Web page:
Editorial: Skip a meal. Save lives. Eternally.

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Could you skip a meal a month to alleviate life-threatening hunger? Or, if you don’t think you can stand missing a meal, would you match the cost of one dinner to provide food for someone who otherwise might not eat all day?

If Texas Baptists would take either of these tiny steps, we could walk a long way together toward Christlike ministry to the people Jesus called “the least” in our state, across our nation and around the world.

Marv Knox, Editor

Hunger dwells very near each of us. More than 3.1 million Texans are food-insecure, meaning they don’t know where they will get the groceries or money to supply their next meal, according to the Center for Public Policy Priorities. Beyond that, almost 900,000 Texans suffer from outright hunger. They don’t receive enough nutrition to sustain healthy bodies.

Texas is home to the highest percentage of food-insecure and hungry families in the nation, the Texas Baptist Christian Life Commission reports. Texas’ poverty rate is 25 percent higher than the national average, and impoverished people in Texas comprise almost 10 percent of the national total.

Other Texas hunger statistics:

• Almost one of every six Texans lives in poverty.

• Ten of the nation’s 30 poorest counties are in Texas.

• One in 10 Texas children under age 12 is hungry.

• Almost one-third of Texas children are hungry or at risk of hunger.

• One in four Texans along the Rio Grande is poor.

• The vast majority of Texas’ hungry are from working families. More than 80 percent of poor families with children and almost 60 percent of poor families and individuals without children include at least one adult who works.

• Hunger and poverty are racial issues. African-Americans and Hispanics are three times as likely to live in poverty as are their Anglo neighbors.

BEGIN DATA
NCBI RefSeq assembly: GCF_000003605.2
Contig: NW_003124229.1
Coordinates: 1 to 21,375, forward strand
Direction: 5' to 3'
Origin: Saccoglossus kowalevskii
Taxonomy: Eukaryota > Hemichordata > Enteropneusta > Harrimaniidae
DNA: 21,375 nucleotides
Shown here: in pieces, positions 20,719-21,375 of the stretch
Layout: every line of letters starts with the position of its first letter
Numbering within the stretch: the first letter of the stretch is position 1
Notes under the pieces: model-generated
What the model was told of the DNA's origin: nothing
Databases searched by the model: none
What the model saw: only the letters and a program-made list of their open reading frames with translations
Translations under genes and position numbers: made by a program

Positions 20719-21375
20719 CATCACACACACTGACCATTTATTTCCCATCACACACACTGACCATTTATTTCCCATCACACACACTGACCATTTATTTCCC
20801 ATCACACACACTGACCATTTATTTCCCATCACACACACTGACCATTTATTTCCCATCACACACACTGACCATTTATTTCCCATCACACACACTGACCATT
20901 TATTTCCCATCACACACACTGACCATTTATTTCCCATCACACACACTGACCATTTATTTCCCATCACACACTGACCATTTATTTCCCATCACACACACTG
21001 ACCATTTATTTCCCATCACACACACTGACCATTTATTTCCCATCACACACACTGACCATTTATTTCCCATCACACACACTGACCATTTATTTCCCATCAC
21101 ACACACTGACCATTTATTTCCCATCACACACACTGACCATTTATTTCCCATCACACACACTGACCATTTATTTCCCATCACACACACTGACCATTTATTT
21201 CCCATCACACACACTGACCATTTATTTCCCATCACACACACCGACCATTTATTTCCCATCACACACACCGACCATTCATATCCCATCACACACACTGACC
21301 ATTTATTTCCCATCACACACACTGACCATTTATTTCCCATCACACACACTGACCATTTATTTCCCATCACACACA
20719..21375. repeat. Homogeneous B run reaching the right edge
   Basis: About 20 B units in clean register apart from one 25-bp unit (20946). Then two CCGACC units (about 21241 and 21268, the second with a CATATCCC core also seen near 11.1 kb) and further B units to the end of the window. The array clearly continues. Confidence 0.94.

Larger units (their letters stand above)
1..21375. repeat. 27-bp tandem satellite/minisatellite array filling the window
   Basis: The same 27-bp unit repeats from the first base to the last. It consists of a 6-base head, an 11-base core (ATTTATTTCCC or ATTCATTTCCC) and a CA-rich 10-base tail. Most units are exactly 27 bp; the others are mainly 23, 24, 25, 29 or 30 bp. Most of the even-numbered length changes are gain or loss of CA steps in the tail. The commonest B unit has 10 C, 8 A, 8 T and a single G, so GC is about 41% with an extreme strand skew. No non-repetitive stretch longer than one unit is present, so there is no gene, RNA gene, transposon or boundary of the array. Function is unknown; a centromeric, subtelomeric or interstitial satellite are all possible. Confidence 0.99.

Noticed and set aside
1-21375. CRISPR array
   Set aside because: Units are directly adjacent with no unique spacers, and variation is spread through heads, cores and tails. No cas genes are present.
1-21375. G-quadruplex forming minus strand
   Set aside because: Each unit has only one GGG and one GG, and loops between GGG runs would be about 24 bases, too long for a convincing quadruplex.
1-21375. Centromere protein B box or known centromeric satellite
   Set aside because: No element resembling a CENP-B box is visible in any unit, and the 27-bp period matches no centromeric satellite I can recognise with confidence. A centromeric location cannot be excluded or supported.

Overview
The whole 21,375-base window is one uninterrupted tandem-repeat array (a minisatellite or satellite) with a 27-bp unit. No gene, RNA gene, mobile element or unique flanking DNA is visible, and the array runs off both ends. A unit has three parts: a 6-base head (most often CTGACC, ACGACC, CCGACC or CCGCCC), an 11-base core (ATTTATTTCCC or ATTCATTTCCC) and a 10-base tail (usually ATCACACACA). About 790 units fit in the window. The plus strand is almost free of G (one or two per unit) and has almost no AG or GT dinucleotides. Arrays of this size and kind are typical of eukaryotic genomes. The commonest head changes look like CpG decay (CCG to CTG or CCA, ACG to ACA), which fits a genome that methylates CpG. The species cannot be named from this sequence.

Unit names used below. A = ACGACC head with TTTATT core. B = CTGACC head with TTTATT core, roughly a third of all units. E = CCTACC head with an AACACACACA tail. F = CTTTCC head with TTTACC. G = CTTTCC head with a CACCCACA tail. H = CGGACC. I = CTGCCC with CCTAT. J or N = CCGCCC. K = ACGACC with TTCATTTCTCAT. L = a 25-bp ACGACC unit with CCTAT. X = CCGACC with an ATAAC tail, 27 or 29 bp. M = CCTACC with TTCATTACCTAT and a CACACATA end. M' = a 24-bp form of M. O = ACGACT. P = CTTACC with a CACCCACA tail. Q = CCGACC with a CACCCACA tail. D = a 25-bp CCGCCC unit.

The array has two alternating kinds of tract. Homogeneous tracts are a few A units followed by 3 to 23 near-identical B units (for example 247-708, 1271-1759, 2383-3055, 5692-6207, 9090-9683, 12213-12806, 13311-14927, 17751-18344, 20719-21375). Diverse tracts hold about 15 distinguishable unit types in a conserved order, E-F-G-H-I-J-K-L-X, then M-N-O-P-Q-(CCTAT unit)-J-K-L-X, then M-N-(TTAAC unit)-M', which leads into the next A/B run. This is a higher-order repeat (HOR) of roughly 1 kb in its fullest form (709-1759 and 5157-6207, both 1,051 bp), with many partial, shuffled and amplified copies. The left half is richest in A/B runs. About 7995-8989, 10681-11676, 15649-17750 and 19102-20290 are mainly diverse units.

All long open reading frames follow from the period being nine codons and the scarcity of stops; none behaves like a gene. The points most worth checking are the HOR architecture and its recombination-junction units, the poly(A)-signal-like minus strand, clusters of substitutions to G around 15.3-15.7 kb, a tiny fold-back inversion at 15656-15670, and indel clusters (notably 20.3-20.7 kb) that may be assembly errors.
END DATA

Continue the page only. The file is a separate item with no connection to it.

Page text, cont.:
Of course, hunger does not confine itself to Texas. More than 36 million Americans—10 percent of the entire population—live in households that experience hunger or food insecurity. Of those, 13 million are children. No matter how you feel about their parents, can you blame the children for their poverty and hunger?

Worldwide, the situation is even worse. More than 1.4 billion of Earth’s inhabitants live on less than $1.25 per day, according to Bread for the World. One of every five people on the planet subsists on less than $1 per day, the Christian Life Commission adds. Nearly half the population ekes out an existence on less than $2 per day.

Texas Baptists have determined to do something about hunger. As part of our Texas Hope 2010 endeavor to spread the gospel and alleviate suffering, we’re trying to raise $2 million through the Texas Baptist Offering for World Hunger, beginning this fall and running through the end of next year. Allocations will include $700,000 for worldwide hunger and developement ministries this year, $700,000 for those ministries next year, $250,000 to fight urban and rural poverty, $150,000 for Texas-Mexico border ministries, $100,000 for disaster relief and $100,000 for Christian Women’s and Christian Men’s Job Corps.

These are terrific, but the goal is too low. Texas Baptists actually can count 1,532,735 resident members. Suppose all of us would skip a not-chinchy-but-not-extravagant meal per month at $10 and contribute it to our world hunger offering. In one year, we could raise $183,928,200 to fight hunger. (For the faint of heart, halve the participants and the price of lunch; you’re still at $38,318,375.)

Just imagine what we could do to save and improve lives. We cannot comprehend the impact on time and eternity that would derive from saving many of their souls.

Marv Knox is editor of the Baptist Standard. Visit his blog at www.baptiststandard.com .

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